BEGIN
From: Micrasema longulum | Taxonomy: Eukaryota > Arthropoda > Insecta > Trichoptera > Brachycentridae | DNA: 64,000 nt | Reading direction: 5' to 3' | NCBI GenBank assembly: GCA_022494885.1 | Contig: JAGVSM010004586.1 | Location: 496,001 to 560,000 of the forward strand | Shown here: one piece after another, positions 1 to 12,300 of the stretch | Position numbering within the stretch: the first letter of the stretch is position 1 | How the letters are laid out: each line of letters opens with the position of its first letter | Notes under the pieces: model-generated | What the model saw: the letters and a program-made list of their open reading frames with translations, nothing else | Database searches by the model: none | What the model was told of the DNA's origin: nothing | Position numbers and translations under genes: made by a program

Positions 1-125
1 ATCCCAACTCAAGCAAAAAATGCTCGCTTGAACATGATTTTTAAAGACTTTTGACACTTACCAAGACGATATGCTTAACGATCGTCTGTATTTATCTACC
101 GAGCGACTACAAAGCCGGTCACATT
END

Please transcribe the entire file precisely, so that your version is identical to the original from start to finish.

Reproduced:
From: Micrasema longulum | Taxonomy: Eukaryota > Arthropoda > Insecta > Trichoptera > Brachycentridae | DNA: 64,000 nt | Reading direction: 5' to 3' | NCBI GenBank assembly: GCA_022494885.1 | Contig: JAGVSM010004586.1 | Location: 496,001 to 560,000 of the forward strand | Shown here: one piece after another, positions 1 to 12,300 of the stretch | Position numbering within the stretch: the first letter of the stretch is position 1 | How the letters are laid out: each line of letters opens with the position of its first letter | Notes under the pieces: model-generated | What the model saw: the letters and a program-made list of their open reading frames with translations, nothing else | Database searches by the model: none | What the model was told of the DNA's origin: nothing | Position numbers and translations under genes: made by a program

Positions 1-125
1 ATCCCAACTCAAGCAAAAAATGCTCGCTTGAACATGATTTTTAAAGACTTTTGACACTTACCAAGACGATATGCTTAACGATCGTCTGTATTTATCTACC
101 GAGCGACTACAAAGCCGGTCACATT